Panetta: BRAC back on the table in 2014 Pentagon budget
WASHINGTON — The Pentagon will propose another round of base realignment and closure as part of its fiscal 2014 budget request, along with a smaller-than-expected pay increase for servicemembers and savings from Tricare and retirement, Defense Secretary Leon Panetta said Wednesday in an interview with Stars and Stripes.
Panetta laid out what the fiscal 2014 defense budget “should be like” to a small group of reporters, while warning that if Congress fails to approve the Pentagon’s fiscal 2013 budget request or avert automatic, across-the-board spending cuts, the DOD will be forced to “throw the strategy out the window.”
Panetta and President Barack Obama raised the BRAC idea in January 2012, but lawmakers from both parties quickly squelched the idea, saying the long-term savings weren’t worth the short-term costs. On Wednesday, Panetta said that in the current budget environment, closing bases just make sense.
For a Congress that is talking about a continuing resolution to keep the government funded and about across-the-board sequester cuts, “what do they expect?” Panetta said. “You can’t have a huge infrastructure supporting a reduced force.”
The Pentagon was forced to absorb about $487 billion in cuts over 10 years as part of a 2011 deal to solve a previous debt-ceiling crisis, and the DOD’s budget proposal for fiscal 2014 reflects those cuts. It includes the planned reduction of the Army to 490,000 and the Marine Corps to 182,000, as well as proposed cuts to the Navy and Air Force budgets that were rejected by Congress for the 2013 fiscal year.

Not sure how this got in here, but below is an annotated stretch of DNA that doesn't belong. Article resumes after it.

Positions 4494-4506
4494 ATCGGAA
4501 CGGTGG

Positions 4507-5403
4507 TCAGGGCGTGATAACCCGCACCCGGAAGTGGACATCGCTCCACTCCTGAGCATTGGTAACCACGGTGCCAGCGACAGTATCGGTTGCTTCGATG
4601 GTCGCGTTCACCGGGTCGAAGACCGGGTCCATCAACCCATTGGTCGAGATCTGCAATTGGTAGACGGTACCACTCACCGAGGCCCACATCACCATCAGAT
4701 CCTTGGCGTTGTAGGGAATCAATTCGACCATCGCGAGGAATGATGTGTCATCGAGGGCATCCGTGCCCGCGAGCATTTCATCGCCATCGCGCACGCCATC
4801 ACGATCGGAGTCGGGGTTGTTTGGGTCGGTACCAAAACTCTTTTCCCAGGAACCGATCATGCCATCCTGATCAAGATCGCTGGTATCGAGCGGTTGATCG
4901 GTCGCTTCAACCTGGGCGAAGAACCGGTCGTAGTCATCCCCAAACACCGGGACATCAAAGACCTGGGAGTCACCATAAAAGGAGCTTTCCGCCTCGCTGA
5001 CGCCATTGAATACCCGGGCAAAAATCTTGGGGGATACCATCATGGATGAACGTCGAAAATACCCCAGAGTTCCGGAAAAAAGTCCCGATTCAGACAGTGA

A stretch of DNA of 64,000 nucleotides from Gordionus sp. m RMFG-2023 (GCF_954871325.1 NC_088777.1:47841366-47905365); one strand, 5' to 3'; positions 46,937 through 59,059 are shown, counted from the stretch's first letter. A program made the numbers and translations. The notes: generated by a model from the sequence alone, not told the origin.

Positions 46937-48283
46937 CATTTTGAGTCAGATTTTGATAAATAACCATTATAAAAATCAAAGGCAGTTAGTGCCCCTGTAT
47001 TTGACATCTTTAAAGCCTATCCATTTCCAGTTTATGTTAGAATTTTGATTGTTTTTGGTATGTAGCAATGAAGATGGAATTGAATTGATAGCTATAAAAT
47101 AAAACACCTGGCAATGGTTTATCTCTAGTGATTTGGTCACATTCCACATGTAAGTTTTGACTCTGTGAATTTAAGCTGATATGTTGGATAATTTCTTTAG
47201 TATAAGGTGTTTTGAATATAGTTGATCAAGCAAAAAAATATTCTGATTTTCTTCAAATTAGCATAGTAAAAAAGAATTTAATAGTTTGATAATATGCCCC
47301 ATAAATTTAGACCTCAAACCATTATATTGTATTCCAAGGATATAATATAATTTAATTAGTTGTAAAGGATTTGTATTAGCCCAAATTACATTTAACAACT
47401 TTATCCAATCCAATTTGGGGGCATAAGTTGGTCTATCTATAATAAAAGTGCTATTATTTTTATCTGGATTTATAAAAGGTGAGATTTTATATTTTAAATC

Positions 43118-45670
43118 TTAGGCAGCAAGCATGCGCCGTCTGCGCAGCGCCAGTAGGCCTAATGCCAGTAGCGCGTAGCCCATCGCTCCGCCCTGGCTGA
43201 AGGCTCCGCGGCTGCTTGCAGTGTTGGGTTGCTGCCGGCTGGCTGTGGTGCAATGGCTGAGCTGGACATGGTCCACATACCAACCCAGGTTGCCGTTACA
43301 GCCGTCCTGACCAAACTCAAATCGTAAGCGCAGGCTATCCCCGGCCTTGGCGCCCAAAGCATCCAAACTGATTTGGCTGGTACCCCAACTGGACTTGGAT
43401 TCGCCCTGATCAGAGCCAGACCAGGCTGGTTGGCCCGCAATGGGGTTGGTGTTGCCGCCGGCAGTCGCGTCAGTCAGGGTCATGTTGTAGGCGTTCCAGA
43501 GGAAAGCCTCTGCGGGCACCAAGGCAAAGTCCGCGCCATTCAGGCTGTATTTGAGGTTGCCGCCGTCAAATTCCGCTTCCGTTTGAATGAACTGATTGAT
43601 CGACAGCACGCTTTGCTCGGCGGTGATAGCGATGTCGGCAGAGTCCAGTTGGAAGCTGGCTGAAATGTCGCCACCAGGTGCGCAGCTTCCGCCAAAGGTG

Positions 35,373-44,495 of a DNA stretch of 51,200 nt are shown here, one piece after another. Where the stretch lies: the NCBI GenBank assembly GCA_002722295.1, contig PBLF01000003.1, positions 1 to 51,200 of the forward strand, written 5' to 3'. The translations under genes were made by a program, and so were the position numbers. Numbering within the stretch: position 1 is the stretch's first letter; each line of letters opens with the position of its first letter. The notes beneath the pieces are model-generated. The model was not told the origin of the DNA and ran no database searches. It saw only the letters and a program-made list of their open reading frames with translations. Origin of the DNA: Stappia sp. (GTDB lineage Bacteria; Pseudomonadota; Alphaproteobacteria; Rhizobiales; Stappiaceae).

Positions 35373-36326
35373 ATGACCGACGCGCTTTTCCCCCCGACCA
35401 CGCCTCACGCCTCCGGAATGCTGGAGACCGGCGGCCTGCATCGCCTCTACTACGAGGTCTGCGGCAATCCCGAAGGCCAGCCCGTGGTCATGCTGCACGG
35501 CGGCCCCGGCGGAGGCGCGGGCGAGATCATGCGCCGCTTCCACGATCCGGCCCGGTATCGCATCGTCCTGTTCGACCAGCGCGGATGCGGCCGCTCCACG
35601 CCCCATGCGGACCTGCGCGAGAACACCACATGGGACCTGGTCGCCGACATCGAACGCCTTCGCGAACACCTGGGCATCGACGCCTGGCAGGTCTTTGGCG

The budget proposal also includes about $30 billion in cuts to overhead and “inefficiencies,” as well as investments in the growth of special operations forces, sea-based drones, cybersecurity forces and capabilities and space systems, Panetta said.
While the Pentagon had expected to include a 1.7 percent pay raise for servicemembers for 2014, Panetta said he will instead include a 1 percent pay increase to cut overall costs, even if sequestration doesn’t take effect.
“We’ve always said we’ve got to find savings (in military pay), because that’s an area that’s grown by 80 percent over the last decade,” he said. “If we don’t get those costs under control, what will happen is we’ll have to further reduce the size of the force, sacrifice readiness.”
If the DOD faces further cuts, particularly the $50 billion per year in cuts for 10 years that sequestration would mean, Chairman of the Joint Chiefs of Staff Gen. Martin Dempsey said there could be significant cuts to the size of the force.
Dempsey used the example of the Army, which is downsizing from nearly 570,000 to 520,000 active-duty soldiers by 2016 because of the 2011 Budget Control Act.
Sequestration would mean cutting double the amount of money, he said, which could mean doubling the force reduction. “Now, I don’t think it will be that clean, but clearly if sequestration hits, there will be implications for force structure,” Dempsey said.